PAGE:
One of the first acts that I remember shaping my current music taste was Palma Violets. From the first single, to the first time I saw them live I was hooked. Seven years later, Palma Violets are no more, quietly disbanding in March of 2017. Five years on from the end of Palma Violets, co-singer/song-writer Chilli Jesson is now stepping out on his own two feet, releasing an EP that feels like it’s as much for him and it is for us.
Evidently therapeutic, St. Vitamin is a four song release where each track leans on the one before it, perfectly designed to follow what came first. The EP definitively marks out Jesson’s place as an artist who deserves to be remembered for more than what he’s done already. St. Vitamin marks a fresh start, a beginning again this time under his own name.
Opening track the titular 'St. Vitamin' is the Mike Tyson of punchy openers. Starting the track by taking a moment, Jesson takes one last breath before launching into a fast and frenetic indie number. Clocking in at just under two minutes, barely a second is wasted, as Jesson speeds through lyrics. References to everything from Loftus Road the home of Jesson’s football team (QPR), classic cars, Martin Scorsese and more are par for the course, with every second used wisely. Co-written by Justin Hayward-Young (The Vaccines/ Halloweens) and Will Bloomfield, it’s as good as an opening track gets.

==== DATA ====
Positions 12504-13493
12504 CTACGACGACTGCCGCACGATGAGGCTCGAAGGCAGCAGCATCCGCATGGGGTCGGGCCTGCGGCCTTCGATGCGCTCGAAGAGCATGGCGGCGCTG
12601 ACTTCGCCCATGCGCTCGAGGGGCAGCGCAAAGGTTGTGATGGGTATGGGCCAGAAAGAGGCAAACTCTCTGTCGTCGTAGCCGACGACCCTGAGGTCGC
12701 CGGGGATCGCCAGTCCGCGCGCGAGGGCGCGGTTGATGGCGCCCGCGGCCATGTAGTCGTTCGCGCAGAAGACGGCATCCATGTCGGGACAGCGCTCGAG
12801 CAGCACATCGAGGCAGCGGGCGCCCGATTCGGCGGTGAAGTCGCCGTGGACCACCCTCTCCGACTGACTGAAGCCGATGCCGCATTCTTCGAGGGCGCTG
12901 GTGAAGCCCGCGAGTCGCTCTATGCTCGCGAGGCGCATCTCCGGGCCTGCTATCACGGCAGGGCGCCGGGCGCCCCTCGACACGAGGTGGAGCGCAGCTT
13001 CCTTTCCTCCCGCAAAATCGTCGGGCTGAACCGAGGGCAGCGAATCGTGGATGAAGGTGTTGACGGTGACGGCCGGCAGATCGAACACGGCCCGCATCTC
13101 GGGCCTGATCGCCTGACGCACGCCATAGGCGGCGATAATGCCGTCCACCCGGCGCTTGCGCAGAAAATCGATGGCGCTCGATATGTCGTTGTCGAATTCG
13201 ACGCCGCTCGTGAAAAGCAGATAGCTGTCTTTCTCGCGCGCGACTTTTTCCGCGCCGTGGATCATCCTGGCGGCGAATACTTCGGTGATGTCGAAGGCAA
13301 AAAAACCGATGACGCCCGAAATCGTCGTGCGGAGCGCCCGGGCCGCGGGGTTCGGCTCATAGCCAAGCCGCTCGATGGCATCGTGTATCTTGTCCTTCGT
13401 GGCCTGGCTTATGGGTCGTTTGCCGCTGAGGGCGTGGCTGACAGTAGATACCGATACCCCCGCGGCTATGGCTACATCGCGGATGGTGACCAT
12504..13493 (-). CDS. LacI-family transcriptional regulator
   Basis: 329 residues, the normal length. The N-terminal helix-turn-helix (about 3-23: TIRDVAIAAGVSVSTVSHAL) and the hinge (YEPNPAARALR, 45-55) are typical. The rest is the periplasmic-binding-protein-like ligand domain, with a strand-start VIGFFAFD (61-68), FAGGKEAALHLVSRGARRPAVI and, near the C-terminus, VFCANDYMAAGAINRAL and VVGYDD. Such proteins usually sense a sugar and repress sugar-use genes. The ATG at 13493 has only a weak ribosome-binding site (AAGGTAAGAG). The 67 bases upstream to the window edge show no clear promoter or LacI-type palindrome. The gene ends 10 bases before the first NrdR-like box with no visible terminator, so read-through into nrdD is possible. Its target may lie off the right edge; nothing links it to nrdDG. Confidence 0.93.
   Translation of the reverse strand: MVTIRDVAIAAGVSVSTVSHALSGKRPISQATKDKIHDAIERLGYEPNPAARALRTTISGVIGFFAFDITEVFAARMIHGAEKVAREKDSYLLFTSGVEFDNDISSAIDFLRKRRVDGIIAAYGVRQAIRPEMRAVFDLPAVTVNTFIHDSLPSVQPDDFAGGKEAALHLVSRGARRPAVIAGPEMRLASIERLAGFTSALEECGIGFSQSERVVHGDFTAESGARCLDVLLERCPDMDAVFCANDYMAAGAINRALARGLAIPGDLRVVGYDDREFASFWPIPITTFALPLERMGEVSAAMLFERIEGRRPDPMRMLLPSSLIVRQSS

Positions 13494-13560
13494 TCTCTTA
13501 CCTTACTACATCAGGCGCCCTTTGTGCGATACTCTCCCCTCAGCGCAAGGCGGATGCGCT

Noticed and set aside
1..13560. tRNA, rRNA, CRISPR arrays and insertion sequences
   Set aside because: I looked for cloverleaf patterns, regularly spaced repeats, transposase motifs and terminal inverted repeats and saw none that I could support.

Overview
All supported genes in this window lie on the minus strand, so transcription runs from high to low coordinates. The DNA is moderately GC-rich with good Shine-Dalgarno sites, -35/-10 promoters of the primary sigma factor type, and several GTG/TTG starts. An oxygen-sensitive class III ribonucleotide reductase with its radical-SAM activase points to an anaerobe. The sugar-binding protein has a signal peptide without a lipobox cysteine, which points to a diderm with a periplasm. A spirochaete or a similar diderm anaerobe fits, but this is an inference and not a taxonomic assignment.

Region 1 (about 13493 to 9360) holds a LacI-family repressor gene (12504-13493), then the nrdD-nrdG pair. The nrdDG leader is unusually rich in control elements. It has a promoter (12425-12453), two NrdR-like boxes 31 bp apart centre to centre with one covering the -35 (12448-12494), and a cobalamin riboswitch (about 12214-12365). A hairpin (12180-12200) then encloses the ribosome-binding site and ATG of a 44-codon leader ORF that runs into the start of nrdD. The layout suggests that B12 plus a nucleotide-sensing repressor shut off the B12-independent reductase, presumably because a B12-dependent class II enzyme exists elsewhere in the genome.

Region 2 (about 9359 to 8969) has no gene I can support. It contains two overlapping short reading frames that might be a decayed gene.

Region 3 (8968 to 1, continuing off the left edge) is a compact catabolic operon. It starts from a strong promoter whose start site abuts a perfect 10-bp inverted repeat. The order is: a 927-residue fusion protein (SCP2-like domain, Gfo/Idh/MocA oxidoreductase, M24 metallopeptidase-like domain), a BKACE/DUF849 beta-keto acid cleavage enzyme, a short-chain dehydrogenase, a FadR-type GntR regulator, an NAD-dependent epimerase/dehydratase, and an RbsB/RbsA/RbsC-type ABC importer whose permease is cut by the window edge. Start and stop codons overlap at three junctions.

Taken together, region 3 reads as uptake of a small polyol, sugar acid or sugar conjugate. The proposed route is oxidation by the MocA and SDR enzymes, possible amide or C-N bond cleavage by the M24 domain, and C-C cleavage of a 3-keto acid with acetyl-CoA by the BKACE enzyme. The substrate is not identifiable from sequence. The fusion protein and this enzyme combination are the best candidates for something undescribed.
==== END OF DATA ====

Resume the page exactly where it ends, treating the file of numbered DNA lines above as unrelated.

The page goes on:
Love Is A Serious Mental Illness is inspired by a Plato quote and brings the focus to conversing about mental health in a bouncy indie-pop way. The strain a relationship can take when your mental health is at its lowest, as well as the desire to replicate what we see in the movies is all openly discussed. Additionally, the back and forth ones mental health goes through is shown through contrasting emotions verse by verse. Opening lines such as “I feel hysterical and evangelical, so let me tell you love’s a treat”, are steeply contrasted by “it’s a tug of war, it’s a padded door, and pleasure gets so rare.” The highs and lows are battling either side of the chorus, yet the track itself remains fun and exceptionally upbeat.
WDTYCWDWTHY (We Didn’t Tell You Cos We Didn’t Want To Hurt You), was described by Jesson as the “stepping stone into this new musical landscape” and it really shows. The chorus strays somewhere close to a cult-like chant, almost entering anthemic territory. It’s a tough song to describe, very much raw and filled with emotion. Equally, the music video (directed by Willem Olenski) captures the emotions in its purest form. Following Jesson as he listens to the track in it’s final state for the first time, it’s deeply personal. Unlike many songs you will have heard before, WDTYCWDWTHY is unique in the very best way.
If the first three songs didn’t make it clear that this EP captured a lot of Jesson’s inner thoughts, White Room shows that this is a deeply personal group of tracks. When songs focus on the dark times, when you just need a release it’s easy to shy away from being totally honest, this is not one of those songs. With the verse by verse pondering on if it’s time to make your exit, followed by the increasing desperation with the repetition of “white room” in the chorus, it’s a song filled with passion. A song three years in the making, it marks the final note of an exceptional debut EP.
It’s fitting that the original badge of Chilli Jesson’s beloved QPR is based on that of the borough of Hammersmith, Written on the latter is “Spectemur Agendo”, which translates to ‘let’s be judged by our acts,’ and if St. Vitamin is the first act of a long solo career - then it’s one hell of a start.